The shift back to our lives, our offices or our churches will be with mixed emotions and added stress. We are not used to the drive or the noise. We are leaving the familiar. What can you do to help reduce your feelings of anxiety in the weeks or months ahead?
- Recognize the emotions you are feeling and name them. Is it sadness? Fear? Anger? Grief? Any of these emotions would be normal under the circumstances, but when you name them, you increase your personal insight and emotional intelligence. And when you accomplish that, you are less likely to misdirect your emotions onto others.
- Take small steps. Traffic, socializing with coworkers and even meal planning are a few of the things you can begin to prepare for and adapt to sooner, rather than later. Increased productivity at work-related tasks is one of the primary reasons people do not want to return to the office — because there are fewer interruptions and no commute times. In the car, bus or train, plan to listen to an audiobook, a devotional or music that will be calming for you.
- Be patient with yourself and others. You may have to adjust your thinking around social interaction. Plan times to meet with your friends or coworkers so you do not feel inundated with unexpected interactions. Be patient with the people who are less friendly than you recall. They are having to rewire their brains to adapt to the increase in social interaction.
- Set healthy boundaries at work. You may want to give those you work closely with a heads-up that reentry will require adjustments to your schedule. Establish set times when you are available for interruptions or meetings. Shut your door if you need the uninterrupted time to complete an important task or to remain productive. Leave work at the office so you do not fall into the previous habit of working at home. This will help you feel less depleted at the end of the day.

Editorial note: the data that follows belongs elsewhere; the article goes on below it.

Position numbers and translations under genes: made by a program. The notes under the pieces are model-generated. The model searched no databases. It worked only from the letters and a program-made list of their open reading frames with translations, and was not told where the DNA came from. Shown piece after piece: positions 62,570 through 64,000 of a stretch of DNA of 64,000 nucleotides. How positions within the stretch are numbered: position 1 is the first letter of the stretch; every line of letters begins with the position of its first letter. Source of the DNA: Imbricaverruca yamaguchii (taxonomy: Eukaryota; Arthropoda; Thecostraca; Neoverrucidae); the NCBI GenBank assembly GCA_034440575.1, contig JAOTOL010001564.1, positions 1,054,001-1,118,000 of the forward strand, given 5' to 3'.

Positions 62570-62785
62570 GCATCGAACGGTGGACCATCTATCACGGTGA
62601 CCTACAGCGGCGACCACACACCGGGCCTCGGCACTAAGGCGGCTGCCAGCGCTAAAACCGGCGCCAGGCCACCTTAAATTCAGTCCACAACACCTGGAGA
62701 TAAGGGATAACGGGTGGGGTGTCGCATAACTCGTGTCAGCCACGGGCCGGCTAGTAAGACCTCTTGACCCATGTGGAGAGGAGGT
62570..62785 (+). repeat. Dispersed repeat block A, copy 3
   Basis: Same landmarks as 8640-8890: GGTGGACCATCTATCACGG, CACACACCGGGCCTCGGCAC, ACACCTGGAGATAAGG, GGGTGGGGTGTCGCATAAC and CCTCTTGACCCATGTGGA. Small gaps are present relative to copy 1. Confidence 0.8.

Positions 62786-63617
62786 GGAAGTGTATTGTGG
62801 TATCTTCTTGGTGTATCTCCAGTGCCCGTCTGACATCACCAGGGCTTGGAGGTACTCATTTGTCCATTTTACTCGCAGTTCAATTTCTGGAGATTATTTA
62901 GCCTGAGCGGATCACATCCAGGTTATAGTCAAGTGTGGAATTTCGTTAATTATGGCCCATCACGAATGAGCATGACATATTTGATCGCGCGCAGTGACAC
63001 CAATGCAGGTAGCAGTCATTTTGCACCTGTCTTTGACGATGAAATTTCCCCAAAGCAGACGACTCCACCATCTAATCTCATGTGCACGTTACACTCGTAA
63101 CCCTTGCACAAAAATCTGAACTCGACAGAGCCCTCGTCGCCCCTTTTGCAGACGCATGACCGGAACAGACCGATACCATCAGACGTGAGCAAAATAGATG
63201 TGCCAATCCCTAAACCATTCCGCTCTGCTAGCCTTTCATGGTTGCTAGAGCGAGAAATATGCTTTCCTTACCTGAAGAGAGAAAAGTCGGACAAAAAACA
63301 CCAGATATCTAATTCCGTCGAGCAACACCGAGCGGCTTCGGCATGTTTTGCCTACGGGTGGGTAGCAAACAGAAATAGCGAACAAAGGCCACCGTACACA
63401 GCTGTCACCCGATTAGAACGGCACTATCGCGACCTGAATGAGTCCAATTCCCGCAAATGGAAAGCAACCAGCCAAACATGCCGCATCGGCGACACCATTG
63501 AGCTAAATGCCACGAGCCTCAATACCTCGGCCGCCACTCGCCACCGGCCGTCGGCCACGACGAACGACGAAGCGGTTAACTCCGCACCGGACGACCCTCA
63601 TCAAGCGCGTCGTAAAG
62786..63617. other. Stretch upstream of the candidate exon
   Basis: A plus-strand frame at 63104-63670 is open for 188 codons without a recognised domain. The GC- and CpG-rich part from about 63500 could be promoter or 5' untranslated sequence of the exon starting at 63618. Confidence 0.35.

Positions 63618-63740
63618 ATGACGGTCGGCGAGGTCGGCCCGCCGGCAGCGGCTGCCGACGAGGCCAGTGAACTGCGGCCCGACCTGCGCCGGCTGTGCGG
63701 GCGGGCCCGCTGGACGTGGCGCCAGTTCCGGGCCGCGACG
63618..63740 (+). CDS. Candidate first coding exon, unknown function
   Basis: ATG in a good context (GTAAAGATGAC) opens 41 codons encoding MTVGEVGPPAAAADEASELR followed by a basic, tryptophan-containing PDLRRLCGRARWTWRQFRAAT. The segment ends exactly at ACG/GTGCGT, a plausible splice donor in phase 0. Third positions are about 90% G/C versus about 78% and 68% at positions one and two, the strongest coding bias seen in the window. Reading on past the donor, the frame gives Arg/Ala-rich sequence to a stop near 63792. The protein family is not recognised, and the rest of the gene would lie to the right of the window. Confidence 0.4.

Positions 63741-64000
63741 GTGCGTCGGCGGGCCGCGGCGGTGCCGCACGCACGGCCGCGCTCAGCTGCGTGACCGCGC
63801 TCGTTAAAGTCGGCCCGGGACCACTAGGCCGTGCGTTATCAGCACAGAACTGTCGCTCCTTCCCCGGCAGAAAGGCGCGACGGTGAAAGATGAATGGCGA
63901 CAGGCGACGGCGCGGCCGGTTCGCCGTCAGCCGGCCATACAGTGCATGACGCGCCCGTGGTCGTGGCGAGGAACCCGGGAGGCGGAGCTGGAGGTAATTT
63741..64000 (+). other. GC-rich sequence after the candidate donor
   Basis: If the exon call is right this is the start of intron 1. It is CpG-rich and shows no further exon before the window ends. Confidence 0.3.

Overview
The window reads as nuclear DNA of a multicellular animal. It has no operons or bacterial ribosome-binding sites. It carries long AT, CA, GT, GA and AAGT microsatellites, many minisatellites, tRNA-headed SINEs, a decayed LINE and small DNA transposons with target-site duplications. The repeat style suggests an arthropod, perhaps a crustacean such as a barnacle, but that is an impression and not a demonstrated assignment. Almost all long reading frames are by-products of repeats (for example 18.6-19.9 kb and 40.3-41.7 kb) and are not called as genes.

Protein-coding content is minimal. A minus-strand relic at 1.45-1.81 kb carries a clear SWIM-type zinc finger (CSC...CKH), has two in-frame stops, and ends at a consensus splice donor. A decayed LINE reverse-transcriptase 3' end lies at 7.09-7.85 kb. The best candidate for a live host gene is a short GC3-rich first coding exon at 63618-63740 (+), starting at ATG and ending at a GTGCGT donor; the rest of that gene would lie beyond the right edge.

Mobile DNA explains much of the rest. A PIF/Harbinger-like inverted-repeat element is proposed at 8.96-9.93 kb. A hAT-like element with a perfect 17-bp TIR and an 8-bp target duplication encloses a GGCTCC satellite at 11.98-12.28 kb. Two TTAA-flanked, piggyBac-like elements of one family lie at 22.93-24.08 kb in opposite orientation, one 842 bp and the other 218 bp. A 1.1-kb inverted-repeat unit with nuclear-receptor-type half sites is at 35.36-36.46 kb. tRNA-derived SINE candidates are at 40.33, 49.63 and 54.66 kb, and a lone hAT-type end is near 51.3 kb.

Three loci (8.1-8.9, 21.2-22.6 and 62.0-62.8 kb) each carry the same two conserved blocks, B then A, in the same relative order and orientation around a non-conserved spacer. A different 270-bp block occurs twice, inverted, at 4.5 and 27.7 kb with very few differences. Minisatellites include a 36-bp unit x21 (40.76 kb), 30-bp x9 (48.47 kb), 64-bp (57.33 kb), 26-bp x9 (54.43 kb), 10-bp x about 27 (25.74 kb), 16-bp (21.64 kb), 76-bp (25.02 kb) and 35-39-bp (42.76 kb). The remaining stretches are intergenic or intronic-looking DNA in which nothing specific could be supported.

- Ask for what you need. It is lovely when people intuitively understand what we are thinking or feeling and respond well. But most likely, most everyone around you is feeling similarly. Ask for what you need and give grace to those who fall short. Not only will this reduce your anxiety and frustration, it likely will reduce the anxiety and frustration of others.
- Talk to those you trust. Friendships and close confidants are wonderful. Therapy is too. Regardless of who you turn to, make time to process what is happening with someone you trust. The next few months will be filled with new stressors, and it is likely the needs of those around you will be great. Make time to manage these stressors before they became unmanageable.
Overall, recognize the difference between feeling anxious and having anxiety. That sounds odd, but there is a difference. Feeling anxious is fleeting, is biological, and it impacts everyone. Our bodies were designed to protect us when we feel threatened or fearful with an increased heart rate, rapid breathing or sweaty palms. This allows us to run away from danger or to think quickly when faced with a threat. When the threat is over, the body returns to normal. However, if you continue to feel physically anxious well after a threat has passed or when there is no threat at all, you may be experiencing an anxiety disorder.
If you believe you are experiencing an increased level of anxiety that does not pass, feels overwhelming or more intense than the situation calls for, speak to your doctor or a licensed therapist. There are many ways to treat anxiety but there are also specific treatments designed to treat specific types of anxiety disorders. A professional will help determine the best treatment plan.
Amy Curtis serves as senior director of counseling for Buckner Children and Family Services, a Dallas-based nonprofit serving vulnerable children and families.